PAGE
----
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From a reply by John

What is true is that trivially small effects can be found with very large sample sizes. That does not suggest that you shouldn't have such large sample sizes. What it means is that the way you interpret your finding is dependent upon the effect size and sensitivity of the test. If you have a very small effect size and highly sensitive test you have to recognize that the statistically significant finding may not be meaningful or useful.

Why "If you have a very small effect size and highly sensitive test you have to recognize that the statistically significant finding may not be meaningful or useful"?

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  • $\begingroup$ The other answers in the thread you reference appear to answer this question. $\endgroup$ – whuber Aug 18 '13 at 14:36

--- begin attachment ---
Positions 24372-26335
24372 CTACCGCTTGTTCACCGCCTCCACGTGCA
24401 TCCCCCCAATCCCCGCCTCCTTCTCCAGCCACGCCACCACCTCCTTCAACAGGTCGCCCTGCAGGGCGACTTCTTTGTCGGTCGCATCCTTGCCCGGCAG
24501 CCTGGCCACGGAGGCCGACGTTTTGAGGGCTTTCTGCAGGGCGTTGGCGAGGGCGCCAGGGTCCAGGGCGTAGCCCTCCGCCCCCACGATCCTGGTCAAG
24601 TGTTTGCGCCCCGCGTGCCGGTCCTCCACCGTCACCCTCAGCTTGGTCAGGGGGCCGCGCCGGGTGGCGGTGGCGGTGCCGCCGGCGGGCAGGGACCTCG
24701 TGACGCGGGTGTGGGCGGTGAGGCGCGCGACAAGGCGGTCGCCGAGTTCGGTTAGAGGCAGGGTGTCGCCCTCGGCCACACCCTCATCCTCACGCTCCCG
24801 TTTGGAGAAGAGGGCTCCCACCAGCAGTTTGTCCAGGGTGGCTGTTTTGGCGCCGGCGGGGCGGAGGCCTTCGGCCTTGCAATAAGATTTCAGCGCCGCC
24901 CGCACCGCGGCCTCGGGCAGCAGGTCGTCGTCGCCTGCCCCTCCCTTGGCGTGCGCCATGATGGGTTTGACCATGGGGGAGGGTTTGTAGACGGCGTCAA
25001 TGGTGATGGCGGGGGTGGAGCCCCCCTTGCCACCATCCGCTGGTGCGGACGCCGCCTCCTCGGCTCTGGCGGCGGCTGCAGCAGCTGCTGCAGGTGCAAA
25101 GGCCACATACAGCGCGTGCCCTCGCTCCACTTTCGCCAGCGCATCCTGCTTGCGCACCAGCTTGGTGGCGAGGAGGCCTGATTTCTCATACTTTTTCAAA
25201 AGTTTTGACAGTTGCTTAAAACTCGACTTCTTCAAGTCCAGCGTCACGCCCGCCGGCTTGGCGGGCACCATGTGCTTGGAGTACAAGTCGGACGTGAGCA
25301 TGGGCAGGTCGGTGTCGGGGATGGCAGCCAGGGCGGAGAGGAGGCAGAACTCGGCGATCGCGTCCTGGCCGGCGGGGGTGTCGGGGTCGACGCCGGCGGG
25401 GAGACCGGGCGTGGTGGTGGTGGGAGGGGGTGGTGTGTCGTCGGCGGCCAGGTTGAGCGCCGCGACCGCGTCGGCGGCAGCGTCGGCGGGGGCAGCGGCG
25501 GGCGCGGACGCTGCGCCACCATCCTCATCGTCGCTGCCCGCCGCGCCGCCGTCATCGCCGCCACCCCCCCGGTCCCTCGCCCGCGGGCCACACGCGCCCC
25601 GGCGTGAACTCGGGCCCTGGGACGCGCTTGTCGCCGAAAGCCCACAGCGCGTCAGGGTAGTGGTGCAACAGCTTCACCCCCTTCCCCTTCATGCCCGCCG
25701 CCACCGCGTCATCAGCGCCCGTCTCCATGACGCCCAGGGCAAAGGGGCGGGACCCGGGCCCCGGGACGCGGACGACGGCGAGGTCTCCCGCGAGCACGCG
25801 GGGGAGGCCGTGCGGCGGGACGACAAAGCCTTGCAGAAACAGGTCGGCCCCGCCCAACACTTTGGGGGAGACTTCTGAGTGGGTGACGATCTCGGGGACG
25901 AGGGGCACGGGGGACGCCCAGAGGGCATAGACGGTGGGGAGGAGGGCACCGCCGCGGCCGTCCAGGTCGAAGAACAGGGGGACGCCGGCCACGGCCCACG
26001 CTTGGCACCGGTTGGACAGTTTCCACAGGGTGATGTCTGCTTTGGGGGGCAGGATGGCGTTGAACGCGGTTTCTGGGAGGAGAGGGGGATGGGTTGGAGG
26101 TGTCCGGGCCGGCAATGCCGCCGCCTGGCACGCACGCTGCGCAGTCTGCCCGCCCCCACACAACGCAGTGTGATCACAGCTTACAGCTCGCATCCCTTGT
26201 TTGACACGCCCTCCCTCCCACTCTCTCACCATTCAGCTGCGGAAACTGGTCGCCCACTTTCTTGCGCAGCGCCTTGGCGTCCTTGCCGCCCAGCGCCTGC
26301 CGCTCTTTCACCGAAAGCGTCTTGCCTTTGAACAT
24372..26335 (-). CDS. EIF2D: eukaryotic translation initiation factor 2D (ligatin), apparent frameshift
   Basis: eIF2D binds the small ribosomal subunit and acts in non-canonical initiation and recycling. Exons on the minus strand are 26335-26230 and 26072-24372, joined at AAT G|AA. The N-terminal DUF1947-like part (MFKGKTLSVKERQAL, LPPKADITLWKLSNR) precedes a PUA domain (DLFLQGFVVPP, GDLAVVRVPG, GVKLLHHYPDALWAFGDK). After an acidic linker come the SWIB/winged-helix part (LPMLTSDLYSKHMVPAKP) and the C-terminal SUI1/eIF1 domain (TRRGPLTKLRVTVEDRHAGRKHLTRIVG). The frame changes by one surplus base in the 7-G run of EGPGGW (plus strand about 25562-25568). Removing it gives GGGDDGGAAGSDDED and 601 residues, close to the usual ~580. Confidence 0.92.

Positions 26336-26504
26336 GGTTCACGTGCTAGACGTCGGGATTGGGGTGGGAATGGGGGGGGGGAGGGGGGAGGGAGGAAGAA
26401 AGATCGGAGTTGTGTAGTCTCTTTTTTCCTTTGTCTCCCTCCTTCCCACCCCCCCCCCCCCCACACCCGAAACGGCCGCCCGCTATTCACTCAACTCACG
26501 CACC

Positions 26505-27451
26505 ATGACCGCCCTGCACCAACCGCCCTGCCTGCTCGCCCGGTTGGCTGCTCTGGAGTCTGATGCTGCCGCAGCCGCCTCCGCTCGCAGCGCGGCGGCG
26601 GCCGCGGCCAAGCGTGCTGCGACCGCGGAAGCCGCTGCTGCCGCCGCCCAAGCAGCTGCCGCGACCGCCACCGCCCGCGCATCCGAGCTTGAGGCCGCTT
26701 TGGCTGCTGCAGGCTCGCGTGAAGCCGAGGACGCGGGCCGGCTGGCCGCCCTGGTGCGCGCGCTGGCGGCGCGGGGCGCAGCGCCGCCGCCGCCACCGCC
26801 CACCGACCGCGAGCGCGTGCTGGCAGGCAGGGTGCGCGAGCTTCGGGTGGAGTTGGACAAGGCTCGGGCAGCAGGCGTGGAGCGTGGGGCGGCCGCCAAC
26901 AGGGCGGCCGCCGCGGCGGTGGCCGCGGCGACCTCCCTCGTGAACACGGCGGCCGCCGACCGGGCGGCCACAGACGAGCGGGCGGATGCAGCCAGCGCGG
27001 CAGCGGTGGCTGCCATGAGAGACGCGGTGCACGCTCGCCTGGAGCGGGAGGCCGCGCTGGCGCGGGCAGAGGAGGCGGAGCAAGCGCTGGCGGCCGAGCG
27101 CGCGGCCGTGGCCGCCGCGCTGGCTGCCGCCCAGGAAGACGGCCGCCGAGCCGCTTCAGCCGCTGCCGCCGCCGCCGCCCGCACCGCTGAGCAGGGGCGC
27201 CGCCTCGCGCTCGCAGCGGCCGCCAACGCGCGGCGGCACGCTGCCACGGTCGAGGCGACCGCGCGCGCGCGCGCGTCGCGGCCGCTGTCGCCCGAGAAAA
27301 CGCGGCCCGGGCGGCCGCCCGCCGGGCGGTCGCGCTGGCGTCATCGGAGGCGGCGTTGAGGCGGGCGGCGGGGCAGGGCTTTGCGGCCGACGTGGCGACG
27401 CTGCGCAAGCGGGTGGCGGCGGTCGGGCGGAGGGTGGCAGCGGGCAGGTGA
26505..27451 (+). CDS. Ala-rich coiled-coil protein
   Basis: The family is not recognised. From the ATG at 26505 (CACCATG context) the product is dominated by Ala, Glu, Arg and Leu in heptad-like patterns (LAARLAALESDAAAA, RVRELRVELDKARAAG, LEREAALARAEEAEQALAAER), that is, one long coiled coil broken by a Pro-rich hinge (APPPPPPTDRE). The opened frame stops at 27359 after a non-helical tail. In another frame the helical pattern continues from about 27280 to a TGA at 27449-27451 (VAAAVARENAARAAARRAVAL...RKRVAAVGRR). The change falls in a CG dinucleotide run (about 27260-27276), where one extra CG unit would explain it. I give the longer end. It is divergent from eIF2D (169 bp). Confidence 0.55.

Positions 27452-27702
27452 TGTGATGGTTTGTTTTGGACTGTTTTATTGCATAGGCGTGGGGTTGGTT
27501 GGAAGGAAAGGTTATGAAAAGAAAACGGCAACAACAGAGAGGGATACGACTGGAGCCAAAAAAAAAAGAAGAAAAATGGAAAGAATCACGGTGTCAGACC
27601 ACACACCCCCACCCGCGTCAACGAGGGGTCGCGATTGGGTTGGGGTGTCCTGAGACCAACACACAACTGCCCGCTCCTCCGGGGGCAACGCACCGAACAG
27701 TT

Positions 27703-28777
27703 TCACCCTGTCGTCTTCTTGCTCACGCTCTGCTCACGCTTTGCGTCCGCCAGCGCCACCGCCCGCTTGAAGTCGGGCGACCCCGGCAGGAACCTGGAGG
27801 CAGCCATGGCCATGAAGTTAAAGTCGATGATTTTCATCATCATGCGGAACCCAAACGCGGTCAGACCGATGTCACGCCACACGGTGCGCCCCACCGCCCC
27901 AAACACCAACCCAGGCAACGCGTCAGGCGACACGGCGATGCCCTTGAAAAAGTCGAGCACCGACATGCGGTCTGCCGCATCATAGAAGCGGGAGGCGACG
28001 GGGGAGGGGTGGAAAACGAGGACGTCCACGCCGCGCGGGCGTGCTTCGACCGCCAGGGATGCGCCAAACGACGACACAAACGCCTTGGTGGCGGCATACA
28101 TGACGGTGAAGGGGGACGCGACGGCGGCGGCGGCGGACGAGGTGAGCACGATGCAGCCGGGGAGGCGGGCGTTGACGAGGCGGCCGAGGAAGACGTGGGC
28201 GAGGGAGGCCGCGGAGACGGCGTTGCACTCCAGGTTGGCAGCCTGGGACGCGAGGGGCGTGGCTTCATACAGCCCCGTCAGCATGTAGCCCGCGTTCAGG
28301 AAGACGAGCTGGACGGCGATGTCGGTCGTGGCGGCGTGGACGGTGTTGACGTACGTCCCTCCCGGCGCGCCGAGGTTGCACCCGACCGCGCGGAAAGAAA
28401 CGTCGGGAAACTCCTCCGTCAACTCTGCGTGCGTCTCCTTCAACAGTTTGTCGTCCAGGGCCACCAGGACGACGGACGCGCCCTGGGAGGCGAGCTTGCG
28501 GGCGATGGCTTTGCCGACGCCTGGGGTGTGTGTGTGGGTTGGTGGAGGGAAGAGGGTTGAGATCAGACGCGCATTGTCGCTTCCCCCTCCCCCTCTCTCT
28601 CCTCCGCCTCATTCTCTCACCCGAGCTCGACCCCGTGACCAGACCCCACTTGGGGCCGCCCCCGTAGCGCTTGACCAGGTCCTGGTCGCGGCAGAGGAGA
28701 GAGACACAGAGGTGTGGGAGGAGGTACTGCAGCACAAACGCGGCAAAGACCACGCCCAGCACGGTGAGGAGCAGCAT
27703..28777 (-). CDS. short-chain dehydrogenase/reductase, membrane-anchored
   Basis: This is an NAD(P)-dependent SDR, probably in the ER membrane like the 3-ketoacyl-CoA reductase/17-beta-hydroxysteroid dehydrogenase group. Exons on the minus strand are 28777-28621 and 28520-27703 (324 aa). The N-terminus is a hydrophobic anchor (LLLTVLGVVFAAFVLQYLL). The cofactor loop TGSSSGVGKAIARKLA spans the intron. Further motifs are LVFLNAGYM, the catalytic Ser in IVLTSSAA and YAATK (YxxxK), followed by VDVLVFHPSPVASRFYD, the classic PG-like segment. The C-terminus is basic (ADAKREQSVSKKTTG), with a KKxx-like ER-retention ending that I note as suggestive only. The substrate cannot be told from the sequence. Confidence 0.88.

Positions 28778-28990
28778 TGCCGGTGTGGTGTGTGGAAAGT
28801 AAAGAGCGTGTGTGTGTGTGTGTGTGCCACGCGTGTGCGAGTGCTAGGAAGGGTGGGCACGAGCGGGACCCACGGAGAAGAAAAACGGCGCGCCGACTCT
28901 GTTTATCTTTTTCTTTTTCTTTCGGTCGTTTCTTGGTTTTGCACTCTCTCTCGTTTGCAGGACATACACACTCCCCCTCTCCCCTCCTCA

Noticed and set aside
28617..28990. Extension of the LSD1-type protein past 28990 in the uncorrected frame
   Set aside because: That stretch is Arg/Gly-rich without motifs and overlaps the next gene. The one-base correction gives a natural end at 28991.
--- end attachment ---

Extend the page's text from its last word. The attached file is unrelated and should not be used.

• $\begingroup$ The question confuses two quite different matters: whether a particular finding is useful (John's comment) and whether the test that produces that particular finding is useful (your question). For example, a search for buried treasure is useful if some is found and useless otherwise. There is no need to confuse method with result. Any way, that detecting very small effects may not be meaningful or useful seems to be John's main point here, and it's neither obscure nor contentious. $\endgroup$ – Nick Cox Aug 18 '13 at 14:37
  • $\begingroup$ @whuber: Could you point out which are the other answers in the thread? $\endgroup$ – Tim Aug 18 '13 at 14:39